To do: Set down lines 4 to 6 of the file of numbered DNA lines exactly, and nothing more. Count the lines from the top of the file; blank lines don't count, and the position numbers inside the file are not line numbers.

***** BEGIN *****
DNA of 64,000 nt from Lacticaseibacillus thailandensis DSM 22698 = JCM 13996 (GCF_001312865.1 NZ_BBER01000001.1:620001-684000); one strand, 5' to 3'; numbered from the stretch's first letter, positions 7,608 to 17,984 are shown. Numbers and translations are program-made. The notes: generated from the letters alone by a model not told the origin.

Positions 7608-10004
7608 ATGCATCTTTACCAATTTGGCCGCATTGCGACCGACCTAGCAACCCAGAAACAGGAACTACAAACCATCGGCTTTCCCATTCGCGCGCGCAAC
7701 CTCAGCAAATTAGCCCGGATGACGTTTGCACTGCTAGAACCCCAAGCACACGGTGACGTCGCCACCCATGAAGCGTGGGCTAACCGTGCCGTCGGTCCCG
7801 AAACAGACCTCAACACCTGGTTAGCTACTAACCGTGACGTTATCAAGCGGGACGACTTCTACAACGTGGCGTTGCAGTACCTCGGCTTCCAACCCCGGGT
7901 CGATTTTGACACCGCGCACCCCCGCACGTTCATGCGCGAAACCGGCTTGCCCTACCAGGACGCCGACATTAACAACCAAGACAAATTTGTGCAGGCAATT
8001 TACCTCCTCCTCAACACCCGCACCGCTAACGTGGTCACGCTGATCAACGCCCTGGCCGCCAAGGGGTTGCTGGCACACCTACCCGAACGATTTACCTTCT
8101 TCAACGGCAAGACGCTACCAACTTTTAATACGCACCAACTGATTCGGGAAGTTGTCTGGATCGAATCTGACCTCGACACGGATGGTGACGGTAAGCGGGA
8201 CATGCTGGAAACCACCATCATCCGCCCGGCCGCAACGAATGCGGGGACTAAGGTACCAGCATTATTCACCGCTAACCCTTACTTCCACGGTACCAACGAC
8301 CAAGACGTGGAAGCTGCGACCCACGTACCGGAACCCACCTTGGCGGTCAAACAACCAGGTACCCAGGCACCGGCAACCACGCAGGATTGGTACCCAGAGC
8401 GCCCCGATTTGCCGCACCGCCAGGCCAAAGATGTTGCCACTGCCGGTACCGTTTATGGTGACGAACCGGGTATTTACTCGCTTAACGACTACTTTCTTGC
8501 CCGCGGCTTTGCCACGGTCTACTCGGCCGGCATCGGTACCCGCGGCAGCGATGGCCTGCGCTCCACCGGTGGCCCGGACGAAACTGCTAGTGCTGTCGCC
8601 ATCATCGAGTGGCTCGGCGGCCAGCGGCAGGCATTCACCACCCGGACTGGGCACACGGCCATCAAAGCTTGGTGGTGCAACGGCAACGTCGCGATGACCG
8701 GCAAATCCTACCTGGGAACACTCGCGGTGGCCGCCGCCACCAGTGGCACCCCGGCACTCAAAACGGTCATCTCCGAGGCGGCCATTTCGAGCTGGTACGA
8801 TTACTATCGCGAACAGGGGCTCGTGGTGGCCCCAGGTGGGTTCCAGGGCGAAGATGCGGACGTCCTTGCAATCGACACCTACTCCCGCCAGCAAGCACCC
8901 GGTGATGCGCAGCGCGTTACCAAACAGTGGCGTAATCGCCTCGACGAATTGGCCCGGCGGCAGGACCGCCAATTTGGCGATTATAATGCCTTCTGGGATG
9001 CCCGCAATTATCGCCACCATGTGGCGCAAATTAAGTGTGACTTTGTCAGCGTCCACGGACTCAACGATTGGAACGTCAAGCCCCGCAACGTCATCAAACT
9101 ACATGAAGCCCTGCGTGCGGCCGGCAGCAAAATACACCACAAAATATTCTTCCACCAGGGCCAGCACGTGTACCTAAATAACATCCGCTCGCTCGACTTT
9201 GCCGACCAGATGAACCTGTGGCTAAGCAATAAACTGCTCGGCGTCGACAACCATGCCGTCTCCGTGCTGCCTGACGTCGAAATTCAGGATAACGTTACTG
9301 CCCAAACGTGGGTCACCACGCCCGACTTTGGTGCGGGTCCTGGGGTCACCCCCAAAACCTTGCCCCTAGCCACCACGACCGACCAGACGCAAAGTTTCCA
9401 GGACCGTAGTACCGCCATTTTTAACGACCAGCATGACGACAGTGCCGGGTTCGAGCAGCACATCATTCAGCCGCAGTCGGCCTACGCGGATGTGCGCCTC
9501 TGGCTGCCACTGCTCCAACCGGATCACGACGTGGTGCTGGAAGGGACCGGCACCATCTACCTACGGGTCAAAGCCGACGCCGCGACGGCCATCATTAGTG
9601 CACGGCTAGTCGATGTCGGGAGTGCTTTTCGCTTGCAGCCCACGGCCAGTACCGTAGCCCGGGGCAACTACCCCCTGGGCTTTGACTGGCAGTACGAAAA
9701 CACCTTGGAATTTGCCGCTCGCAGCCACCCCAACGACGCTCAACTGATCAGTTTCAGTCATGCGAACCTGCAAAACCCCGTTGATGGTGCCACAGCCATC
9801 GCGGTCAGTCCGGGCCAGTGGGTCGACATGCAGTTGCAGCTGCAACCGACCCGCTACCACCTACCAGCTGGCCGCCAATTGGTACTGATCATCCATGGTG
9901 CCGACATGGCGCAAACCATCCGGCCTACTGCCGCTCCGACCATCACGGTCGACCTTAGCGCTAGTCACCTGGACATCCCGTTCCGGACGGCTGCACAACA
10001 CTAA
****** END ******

7701 CTCAGCAAATTAGCCCGGATGACGTTTGCACTGCTAGAACCCCAAGCACACGGTGACGTCGCCACCCATGAAGCGTGGGCTAACCGTGCCGTCGGTCCCG
7801 AAACAGACCTCAACACCTGGTTAGCTACTAACCGTGACGTTATCAAGCGGGACGACTTCTACAACGTGGCGTTGCAGTACCTCGGCTTCCAACCCCGGGT
7901 CGATTTTGACACCGCGCACCCCCGCACGTTCATGCGCGAAACCGGCTTGCCCTACCAGGACGCCGACATTAACAACCAAGACAAATTTGTGCAGGCAATT